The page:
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Ships


The Quest for the Moho

The Quest for the Moho

For more than a century, scientists have made several attempts to drill a hole through Earth’s ocean crust to an interior layer of rock in Earth’s interior called the mantle.

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WHOI and Access to the Sea

WHOI and Access to the Sea

In the mid-term future, two WHOI ships (Knorr in about 2006 and Oceanus in about 2009) will reach the end of their planned service lives. There is general agreement that WHOI should work to replace them with two vessels.

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A Northern Winter

A Northern Winter

As the 1996-1997 ship schedule began to take shape in 1995, we learned that Voyage 147 would take R/V Knorr into the North Atlantic from October ’96 through March of ’97. The various science missions would require station keeping during CTD casts, deployment of current drifters, and expendable bathythermograph (XBT) launches, as well as weather system analysis designed to put Knorr in the path of the harshest weather conditions possible during the winter season. Long before the cruise, we began to tap all available assets that would help us with this challenge.

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Access to the Sea

Access to the Sea

Oceanographic fieldwork has traditionally meant going to sea on a ship. In recent years, it has expanded to include activities that may require a ship for a short period but then continue independently. Floats that drift with ocean currents, periodically reporting their positions via satellite, for example, are generally launched from ships but do most of their work independently. Long-term seafloor observatories may need ships to set them up and service them occasionally, but, again, they are designed to collect data for long periods without needing a ship. We have come to think of the body of ways oceanographers glean information from the ocean as “access to the sea,” and so that is the topic for this issue of Oceanus.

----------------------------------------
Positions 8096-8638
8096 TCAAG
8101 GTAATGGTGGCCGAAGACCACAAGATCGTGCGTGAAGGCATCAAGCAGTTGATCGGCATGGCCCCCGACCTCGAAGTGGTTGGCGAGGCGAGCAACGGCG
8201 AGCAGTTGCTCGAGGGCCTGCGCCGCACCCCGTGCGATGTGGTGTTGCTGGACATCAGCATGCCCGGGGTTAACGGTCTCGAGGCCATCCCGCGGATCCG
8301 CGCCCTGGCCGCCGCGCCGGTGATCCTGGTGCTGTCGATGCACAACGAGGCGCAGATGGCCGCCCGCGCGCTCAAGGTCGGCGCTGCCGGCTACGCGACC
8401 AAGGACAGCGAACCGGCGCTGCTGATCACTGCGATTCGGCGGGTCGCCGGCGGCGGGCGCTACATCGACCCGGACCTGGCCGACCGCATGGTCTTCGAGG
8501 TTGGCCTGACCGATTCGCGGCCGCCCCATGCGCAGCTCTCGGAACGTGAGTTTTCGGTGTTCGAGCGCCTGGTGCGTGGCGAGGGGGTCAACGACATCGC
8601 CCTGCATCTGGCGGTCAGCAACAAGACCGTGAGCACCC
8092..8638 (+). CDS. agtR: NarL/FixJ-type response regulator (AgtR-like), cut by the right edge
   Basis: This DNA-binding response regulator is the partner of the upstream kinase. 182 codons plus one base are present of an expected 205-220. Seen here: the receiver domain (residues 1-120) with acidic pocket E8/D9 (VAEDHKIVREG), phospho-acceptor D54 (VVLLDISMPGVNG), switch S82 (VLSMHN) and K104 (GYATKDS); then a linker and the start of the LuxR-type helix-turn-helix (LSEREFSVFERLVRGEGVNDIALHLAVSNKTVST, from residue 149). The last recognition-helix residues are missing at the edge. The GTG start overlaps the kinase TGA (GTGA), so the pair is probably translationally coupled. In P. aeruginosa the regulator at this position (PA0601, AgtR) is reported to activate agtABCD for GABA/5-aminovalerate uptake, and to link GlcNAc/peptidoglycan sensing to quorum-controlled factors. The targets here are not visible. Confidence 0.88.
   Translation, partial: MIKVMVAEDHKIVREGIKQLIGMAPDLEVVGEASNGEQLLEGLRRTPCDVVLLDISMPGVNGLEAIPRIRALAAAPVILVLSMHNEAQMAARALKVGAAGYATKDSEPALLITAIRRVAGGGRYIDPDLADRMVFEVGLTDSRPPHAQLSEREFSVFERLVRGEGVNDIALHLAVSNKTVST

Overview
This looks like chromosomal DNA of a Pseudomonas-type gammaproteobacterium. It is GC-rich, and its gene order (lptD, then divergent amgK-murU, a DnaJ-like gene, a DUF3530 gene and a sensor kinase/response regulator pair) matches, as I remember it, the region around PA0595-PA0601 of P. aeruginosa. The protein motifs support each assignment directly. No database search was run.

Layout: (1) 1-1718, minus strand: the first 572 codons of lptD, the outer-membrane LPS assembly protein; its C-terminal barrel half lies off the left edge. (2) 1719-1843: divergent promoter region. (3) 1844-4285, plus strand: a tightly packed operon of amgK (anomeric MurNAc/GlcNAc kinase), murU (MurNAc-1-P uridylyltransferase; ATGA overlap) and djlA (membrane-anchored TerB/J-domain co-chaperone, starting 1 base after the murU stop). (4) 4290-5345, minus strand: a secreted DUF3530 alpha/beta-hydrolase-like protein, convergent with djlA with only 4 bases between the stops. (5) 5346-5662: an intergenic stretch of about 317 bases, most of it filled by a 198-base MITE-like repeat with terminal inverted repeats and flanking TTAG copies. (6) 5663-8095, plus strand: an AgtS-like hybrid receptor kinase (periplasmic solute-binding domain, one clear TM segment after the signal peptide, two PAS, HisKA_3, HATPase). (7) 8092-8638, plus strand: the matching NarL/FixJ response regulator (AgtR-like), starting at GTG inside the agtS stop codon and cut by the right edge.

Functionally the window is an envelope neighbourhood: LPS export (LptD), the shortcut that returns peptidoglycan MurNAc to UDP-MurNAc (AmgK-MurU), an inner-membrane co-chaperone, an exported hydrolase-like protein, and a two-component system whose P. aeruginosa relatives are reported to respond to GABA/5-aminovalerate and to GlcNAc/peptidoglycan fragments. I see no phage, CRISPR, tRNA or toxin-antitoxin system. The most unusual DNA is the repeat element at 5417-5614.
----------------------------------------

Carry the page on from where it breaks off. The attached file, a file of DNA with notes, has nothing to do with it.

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Alpha, Bravo, Charlie…

Alpha, Bravo, Charlie...

The ocean weather station idea originated in the early days of radio communications and trans-oceanic aviation. As early as 1921, the Director of the French Meteorological Service proposed establishing a stationary weather observing ship in the North Atlantic to benefit merchant shipping and the anticipated inauguration of trans-Atlantic air service. Up to then, temporary stations had been set up for special purposes such as the US Navy NC-4 trans-Atlantic flight in 1919 and the ill-fated Amelia Earhart Pacific flight in 1937.

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